Here is a hint.
There can be multiple reasons why deadlines for individual proposal tasks are constantly missed, but the most likely is that you have underestimated time allocated for some tasks and overestimated for others.
If you are told you have 20% of somebody’s time for three weeks:
- How do you work out how much they can achieve in that time?
- How do you know which part of the three weeks they are going to spend on your project?
- Can you be sure that your 20% allocation won’t be squeezed to 10%?
A good way to rein in task slippages is to start by estimating the time you will need for each proposal task based on realistic productivity.
Listed below are examples of benchmarks some organisations use for basic proposal tasks:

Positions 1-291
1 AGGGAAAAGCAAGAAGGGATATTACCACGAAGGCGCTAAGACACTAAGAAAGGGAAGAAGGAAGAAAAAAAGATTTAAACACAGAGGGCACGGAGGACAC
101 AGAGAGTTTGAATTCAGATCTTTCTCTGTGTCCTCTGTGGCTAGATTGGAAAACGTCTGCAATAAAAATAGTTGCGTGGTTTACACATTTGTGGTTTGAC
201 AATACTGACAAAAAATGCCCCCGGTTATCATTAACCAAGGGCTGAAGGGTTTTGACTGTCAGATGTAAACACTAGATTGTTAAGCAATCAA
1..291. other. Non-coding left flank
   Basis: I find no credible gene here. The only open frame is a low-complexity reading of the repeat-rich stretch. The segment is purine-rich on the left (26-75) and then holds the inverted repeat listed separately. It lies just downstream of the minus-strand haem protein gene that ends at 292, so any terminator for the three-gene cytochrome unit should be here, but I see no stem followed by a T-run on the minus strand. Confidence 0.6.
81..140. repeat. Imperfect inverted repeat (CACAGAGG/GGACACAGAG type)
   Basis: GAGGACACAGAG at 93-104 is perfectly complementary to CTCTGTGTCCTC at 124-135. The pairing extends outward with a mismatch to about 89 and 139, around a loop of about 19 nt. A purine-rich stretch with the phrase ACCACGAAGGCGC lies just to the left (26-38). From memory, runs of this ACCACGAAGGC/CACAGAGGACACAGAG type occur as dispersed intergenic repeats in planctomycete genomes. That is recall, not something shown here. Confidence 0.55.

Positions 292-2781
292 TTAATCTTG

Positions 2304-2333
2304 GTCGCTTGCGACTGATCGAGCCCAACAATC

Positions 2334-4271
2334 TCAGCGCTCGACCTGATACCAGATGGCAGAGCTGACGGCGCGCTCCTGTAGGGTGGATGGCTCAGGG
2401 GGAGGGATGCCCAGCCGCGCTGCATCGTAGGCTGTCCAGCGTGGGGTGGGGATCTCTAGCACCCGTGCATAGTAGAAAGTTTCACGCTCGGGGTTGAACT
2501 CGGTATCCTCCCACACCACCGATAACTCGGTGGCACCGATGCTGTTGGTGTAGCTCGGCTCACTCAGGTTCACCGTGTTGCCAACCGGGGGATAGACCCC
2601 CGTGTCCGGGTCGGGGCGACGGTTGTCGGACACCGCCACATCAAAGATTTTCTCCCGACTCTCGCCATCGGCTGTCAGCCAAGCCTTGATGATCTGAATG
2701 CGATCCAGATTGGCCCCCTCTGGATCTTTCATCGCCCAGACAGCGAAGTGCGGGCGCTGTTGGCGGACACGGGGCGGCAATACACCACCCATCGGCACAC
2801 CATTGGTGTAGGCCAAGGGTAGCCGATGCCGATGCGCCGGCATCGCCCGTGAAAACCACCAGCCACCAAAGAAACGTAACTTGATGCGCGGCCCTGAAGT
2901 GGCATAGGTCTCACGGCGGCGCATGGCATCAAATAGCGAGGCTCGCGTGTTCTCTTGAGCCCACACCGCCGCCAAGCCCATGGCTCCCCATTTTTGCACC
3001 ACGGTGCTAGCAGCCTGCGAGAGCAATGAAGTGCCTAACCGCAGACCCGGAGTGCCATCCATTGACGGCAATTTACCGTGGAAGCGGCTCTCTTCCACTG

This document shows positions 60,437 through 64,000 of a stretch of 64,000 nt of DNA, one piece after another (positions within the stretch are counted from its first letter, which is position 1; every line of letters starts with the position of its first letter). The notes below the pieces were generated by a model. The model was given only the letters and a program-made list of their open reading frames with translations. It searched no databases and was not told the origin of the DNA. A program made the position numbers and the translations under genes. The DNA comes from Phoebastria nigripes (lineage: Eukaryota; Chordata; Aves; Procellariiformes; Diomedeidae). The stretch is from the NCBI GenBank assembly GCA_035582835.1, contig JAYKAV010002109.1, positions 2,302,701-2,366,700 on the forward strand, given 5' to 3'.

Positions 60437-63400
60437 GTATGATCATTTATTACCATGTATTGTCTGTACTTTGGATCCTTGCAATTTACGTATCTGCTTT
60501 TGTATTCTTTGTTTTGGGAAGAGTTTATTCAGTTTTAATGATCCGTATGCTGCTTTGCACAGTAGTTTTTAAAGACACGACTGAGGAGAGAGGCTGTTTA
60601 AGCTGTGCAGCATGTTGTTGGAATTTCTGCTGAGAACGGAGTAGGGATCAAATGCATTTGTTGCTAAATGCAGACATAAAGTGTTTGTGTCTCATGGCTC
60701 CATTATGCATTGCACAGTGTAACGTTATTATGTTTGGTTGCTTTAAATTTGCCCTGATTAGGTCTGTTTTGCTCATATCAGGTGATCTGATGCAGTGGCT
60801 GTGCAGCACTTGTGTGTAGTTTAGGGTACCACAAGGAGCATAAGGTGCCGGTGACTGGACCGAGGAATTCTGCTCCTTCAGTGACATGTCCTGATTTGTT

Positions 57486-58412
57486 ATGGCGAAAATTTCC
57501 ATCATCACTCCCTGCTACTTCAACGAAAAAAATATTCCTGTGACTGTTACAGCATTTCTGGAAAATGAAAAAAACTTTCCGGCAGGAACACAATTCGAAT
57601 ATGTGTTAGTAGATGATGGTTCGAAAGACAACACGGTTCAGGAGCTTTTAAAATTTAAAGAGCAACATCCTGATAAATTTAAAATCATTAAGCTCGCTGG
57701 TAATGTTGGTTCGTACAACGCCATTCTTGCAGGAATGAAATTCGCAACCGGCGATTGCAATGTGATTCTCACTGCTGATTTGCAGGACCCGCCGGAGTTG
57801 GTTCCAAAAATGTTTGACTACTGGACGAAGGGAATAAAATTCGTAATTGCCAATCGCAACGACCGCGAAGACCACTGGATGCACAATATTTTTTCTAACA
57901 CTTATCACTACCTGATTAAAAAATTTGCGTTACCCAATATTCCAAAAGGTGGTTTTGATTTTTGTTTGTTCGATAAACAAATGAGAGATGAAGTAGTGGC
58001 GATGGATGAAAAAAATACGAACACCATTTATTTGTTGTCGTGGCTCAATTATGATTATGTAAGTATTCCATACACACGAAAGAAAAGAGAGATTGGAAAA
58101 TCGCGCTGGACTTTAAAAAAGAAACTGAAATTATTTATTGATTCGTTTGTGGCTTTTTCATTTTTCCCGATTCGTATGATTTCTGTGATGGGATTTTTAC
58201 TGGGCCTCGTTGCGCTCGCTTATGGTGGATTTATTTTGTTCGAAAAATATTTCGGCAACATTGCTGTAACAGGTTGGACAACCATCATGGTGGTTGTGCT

- Write new material – 4 pages per day
- Revise text or edit for content – 8-10 pages per day
- Proofreading – 20-25 pages per day
- Create/revise simple graphic – 2 hours
- Create/revise medium complex graphic – 4 hours
- Create/revise complex graphic – 6 hours
You can develop your own metrics based on the expertise in your organisation.
But, essentially, you need to set check-in points and monitor progress. Then you can confirm or adjust your estimates, and make provision for additional resources before you reach (and miss) another deadline.